Uneven Strain Distribution Induces Detwinning in Penta-Twinned Nanoparticles

Uneven Strain Distribution Induces Detwinning in Penta-Twinned Nanoparticles

The asymmetrical size of twin units in gold nanoparticles leads to uneven strain and, eventually, detwinning.

Twinned nanoparticles have regions of clear symmetry that share the same crystal lattice, separated by a clear boundary. Changing the twin structure can affect the properties of the nanoparticles, which makes controlling twinning to create tailored nanomaterials an active area of research.

Researchers studied penta-twinned gold nanoparticles under an electron beam and directly observed partial dislocation slipping for the first time. Combined with molecular dynamics simulations, the team found that uneven strain distribution across the twin units induces dislocation slipping, plane guiding, and eventual detwinning in the nanoparticles.

The study is published in Nano Letters.

Twinned nanocrystals have unique physical and chemical properties, making twinning a consequential parameter in materials design. Developing practical approaches for controlling twinning and twinned structures requires understanding twinning and detwinning at an atomic level, which is currently lacking.

By precisely visualizing the structure and transformations in penta-twinned nanoparticles and interpreting this information with the help of atomic-scale simulations, researchers were able to detail the interplay between surface diffusion, tensile strain relaxation, morphology evolution, and detwinning more clearly. This insight can help guide future efforts in controlling twinning and detwinning in gold nanoparticles.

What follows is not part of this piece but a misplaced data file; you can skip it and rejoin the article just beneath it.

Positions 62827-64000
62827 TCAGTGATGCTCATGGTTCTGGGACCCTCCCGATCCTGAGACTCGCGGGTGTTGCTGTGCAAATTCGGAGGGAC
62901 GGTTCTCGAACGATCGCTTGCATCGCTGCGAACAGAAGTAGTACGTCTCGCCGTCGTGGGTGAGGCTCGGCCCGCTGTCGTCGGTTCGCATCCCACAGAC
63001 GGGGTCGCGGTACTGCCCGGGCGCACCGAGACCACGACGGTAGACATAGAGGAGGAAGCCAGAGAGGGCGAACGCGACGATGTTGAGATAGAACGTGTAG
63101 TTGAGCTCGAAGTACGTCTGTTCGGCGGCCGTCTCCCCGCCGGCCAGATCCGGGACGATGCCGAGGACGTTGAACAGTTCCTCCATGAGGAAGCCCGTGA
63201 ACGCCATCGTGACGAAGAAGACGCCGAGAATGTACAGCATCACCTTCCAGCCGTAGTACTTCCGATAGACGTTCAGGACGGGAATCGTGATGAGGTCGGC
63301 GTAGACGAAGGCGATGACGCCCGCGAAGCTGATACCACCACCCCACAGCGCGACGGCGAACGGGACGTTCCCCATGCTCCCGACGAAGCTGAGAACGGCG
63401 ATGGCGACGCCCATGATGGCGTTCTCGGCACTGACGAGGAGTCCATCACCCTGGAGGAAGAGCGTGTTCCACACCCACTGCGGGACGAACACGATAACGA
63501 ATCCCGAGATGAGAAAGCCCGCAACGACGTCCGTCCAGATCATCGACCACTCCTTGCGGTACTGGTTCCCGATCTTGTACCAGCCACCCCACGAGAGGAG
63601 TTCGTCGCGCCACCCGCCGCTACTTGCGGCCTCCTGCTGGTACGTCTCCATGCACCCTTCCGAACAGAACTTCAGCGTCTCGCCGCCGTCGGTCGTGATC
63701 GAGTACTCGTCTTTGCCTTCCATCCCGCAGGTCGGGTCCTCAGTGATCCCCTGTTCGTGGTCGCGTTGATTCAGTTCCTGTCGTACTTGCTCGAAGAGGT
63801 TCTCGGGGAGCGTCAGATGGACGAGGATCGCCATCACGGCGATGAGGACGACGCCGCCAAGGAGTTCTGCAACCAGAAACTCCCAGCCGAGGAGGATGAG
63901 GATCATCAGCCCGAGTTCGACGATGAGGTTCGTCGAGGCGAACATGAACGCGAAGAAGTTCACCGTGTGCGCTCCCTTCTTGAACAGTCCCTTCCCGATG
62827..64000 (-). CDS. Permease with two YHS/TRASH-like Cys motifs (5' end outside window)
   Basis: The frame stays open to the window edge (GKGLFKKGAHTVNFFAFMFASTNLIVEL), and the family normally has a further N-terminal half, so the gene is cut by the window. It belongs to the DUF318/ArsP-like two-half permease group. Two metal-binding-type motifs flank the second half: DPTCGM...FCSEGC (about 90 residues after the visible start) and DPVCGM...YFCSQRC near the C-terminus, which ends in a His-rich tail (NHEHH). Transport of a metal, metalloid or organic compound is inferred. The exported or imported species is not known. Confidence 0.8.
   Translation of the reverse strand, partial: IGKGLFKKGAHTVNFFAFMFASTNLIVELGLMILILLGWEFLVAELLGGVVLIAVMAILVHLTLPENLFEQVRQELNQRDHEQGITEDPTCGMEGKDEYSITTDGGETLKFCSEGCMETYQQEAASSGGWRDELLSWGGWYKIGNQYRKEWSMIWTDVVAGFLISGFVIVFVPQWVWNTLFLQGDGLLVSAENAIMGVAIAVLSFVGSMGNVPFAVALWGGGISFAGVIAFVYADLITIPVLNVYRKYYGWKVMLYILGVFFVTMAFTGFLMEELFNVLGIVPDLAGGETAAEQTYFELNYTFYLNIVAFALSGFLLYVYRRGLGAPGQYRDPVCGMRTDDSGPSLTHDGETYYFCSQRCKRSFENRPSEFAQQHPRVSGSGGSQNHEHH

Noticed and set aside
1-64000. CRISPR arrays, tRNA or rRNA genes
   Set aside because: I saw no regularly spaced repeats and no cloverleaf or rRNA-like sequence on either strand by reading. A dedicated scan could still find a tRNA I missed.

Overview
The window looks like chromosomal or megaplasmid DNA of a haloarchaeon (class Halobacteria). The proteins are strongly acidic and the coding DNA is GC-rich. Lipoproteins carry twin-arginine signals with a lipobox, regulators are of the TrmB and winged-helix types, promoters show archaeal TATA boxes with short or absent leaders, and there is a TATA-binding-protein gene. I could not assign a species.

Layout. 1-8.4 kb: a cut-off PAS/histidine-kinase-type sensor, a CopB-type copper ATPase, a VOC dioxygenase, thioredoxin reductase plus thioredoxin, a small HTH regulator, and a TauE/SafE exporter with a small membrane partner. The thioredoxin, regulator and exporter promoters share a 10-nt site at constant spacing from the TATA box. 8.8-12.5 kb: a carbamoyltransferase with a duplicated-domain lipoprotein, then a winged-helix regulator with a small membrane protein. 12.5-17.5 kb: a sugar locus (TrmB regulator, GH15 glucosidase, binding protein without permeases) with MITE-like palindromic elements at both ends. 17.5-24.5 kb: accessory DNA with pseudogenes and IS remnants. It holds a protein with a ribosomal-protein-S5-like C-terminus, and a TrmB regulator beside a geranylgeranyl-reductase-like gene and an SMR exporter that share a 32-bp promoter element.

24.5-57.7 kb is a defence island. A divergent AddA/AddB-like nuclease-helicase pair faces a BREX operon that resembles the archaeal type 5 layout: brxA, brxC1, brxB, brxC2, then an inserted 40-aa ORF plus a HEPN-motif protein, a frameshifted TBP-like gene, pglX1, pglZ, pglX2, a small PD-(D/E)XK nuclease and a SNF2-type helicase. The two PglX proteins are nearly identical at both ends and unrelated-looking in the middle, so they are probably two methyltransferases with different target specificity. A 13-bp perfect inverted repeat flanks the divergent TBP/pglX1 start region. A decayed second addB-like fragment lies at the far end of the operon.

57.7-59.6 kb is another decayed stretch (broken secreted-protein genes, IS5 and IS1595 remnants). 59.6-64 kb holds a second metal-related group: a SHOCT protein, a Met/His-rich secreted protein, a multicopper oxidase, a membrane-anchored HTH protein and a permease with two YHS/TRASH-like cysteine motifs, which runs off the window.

Twin structures possess distinct physical and chemical properties by virtue of their specific configurations. However, twinning and detwinning processes are not fully understood at the atomic scale.

By integrating in situ high-resolution transmission electron microscopy and molecular dynamic simulations, researchers found that tensile strain in asymmetrical five-fold twins of gold nanoparticles leads to twin boundary migration through dislocation sliding (slipping of an atomic layer) along twin boundaries and dislocation reactions at the fivefold axis under an electron beam.

Energy barriers govern the migration of one or two layers of the twin planes. Relaxation of the total energy, including surface, lattice strain, and twin boundary energy, after consecutive twin boundary migration, leads to a detwinning process. In addition, surface rearrangement of five-fold twinned nanoparticles can aid in the detwinning process. By better understanding the processes that affect twinning at the atomic level, researchers can more precisely control the structure and properties of twinned nanoparticles.


Read the original article on Pacific Northwest National Laboratory (PNNL).